On 31 March, 2016 the European Securities and Markets Authority ("ESMA") published its final Guidelines on sound remuneration policies under the UCITS Directive and AIFMD (the " Guidelines"). The Guidelines provide clarity on the requirements under the UCITS V Directive (Directive 2014/91/EU) ("UCITS V") for management companies when establishing and implementing a remuneration policy for certain staff as well as clarifying a number of matters with respect to the application of the remuneration rules under AIFMD. UCITS V was transposed into Irish law on 21 March, 2016 by way of the European Union (UCITS) (Amendment) Regulations 2016. ESMA also recently issued a UCITS Q&A to address certain questions relating to this implementation of UCITS V.
The Guidelines will apply from 1 January, 2017.
The Key Elements of the Guidelines
Proportionality for UCITS Management Companies
Article 14(b)(i) of UCITS V provides that: "When establishing and applying the remuneration policy referred in Article 14(a), management companies shall comply with the following principles in a way and to the extent that is appropriate to their size, internal organisation and the nature, scope and complexity of their activities ....".
As was discussed in the ESMA Consultation Paper in respect of the Guidelines, there has been a lack of consensus between different European Regulatory Authorities as regards how the principle of proportionality should be applied to the remuneration rules.
ESMA's AIFMD Remuneration Guidelines (the "AIFMD Guidelines") indicate that an AIFM could apply the proportionality principle in a way that results in certain remuneration principles being dis-applied entirely. The European Banking Association ("EBA"), however, suggests that, when applying the principle of proportionality to a remuneration policy under Directive 2013/36/EU ("CRD IV"), none of the remuneration principles can be dis-applied in full.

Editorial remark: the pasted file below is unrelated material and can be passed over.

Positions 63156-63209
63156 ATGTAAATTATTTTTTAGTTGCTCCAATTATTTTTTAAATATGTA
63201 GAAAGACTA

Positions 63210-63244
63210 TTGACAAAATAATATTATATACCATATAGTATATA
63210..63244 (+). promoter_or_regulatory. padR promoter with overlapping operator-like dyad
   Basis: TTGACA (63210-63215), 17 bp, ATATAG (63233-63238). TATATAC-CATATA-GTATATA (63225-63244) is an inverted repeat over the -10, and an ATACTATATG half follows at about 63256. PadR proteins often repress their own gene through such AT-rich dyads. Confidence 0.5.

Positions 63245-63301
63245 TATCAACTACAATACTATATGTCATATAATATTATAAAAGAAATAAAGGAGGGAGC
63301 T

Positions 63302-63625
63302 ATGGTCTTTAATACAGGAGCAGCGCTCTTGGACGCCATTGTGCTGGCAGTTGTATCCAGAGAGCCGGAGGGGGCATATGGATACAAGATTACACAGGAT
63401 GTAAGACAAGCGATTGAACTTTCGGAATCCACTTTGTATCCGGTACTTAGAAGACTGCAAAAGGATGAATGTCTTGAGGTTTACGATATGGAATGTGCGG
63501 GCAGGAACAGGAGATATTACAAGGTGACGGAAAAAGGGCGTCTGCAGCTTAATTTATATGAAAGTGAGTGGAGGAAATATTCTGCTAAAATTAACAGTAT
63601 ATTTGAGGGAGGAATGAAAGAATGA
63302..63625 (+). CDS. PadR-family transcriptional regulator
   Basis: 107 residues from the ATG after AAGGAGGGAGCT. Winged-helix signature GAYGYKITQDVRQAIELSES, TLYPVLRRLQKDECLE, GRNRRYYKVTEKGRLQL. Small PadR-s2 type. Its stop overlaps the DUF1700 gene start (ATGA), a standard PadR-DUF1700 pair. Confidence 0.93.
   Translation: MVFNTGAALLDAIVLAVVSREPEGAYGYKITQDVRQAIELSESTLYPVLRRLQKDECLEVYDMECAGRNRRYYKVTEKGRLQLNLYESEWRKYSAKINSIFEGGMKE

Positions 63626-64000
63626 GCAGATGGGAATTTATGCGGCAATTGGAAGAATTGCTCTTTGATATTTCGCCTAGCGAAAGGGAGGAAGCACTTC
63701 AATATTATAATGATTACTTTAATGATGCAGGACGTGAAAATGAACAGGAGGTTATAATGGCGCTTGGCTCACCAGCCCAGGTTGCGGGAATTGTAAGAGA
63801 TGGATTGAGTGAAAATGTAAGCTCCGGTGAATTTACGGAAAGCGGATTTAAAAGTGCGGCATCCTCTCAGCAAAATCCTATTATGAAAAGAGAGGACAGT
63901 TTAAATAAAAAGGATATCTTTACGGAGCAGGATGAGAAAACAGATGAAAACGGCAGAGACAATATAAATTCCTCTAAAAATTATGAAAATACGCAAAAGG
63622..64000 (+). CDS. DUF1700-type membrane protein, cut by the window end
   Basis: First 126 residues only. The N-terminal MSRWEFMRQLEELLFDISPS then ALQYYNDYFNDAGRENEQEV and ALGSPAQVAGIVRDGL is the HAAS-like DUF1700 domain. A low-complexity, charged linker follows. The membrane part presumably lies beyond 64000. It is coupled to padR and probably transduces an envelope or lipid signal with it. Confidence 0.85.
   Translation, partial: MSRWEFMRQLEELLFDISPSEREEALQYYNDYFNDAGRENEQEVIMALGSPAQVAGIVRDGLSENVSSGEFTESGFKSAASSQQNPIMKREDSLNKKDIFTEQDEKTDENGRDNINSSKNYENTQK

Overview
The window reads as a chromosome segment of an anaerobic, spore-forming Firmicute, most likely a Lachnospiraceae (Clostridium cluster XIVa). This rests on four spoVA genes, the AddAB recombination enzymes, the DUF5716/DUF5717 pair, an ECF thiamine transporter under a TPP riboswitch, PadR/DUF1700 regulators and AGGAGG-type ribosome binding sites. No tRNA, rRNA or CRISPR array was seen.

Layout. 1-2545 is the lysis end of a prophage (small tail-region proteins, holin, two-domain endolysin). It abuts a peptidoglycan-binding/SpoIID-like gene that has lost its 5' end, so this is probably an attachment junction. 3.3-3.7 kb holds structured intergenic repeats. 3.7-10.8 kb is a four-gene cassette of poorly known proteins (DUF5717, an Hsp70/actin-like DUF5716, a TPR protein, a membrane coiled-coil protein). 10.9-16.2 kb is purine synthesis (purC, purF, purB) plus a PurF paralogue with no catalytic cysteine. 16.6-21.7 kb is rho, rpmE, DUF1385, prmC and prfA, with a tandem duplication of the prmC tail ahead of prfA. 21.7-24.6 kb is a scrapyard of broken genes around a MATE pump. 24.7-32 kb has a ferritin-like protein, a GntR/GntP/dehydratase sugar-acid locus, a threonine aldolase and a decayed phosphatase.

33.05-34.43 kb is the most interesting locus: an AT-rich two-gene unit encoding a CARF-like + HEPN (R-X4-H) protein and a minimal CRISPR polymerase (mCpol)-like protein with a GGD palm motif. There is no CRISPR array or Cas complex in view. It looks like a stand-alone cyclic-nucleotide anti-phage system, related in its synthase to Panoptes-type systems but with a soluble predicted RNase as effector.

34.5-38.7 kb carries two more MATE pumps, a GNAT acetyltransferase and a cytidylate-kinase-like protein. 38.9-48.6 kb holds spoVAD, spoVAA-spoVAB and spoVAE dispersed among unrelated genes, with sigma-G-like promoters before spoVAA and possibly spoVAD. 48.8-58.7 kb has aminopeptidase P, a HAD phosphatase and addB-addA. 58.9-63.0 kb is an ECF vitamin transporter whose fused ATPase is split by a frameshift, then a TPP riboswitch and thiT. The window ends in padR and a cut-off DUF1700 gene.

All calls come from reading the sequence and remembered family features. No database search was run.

The UCITS Directive prescribes that proportionality shall apply to the full set of remuneration principles set out under this Directive. However, the Guidelines do not include guidance on the possibility of dis-applying certain specific requirements on the 'pay-out process' (i.e. the requirements on variable remuneration in instruments, retention, deferral and ex post incorporation of risk for variable remuneration).
This position calls into question the current understanding that the proportionality provisions as set out under the UCITS Directive and AIFMD may lead to a result where:
- under specific circumstances, the requirements on the pay-out process are not applied; or
- it is possible to apply lower thresholds whenever minimum quantitative thresholds are set for the pay-out requirements e.g. the requirement to defer at least 40% of variable remuneration.
In its Press Release accompanying the Guidelines, ESMA states that it considers that these scenarios should remain possible in certain situations and it also says that it believes that it would be inappropriate for certain management companies to be subject in all circumstances to the requirements of the 'pay-out process', such as:
- smaller fund managers (in terms of balance sheet or size of AUM);
- fund managers with simpler internal organisation or nature of activities; or
- fund managers whose scope and complexity of activities is more limited.
In light of this continuing ambiguity, ESMA has written to the European Commission, the Council and the European Parliament to seek further legal clarity on the proportionality principle.
AIFMD Remuneration Guidelines
The amendment to the AIFMD Guidelines relates to the application of the remuneration rules in a group context and is intended to acknowledge the potential outreach of CRD IV in a banking group.
Pending clarification on the application of proportionality principle from the European institutions, the current AIFMD Guidelines will not be amended to bring them in line with the UCITS Remuneration Guidelines.
As noted above, the Guidelines will apply 1 January, 2017. As such, affected management companies (and self-managed investment companies) should undertake a full review of the remuneration policies and procedures currently in place in order to ensure full compliance with the Guidelines as of this date.
The content of this article is intended to provide a general guide to the subject matter. Specialist advice should be sought about your specific circumstances.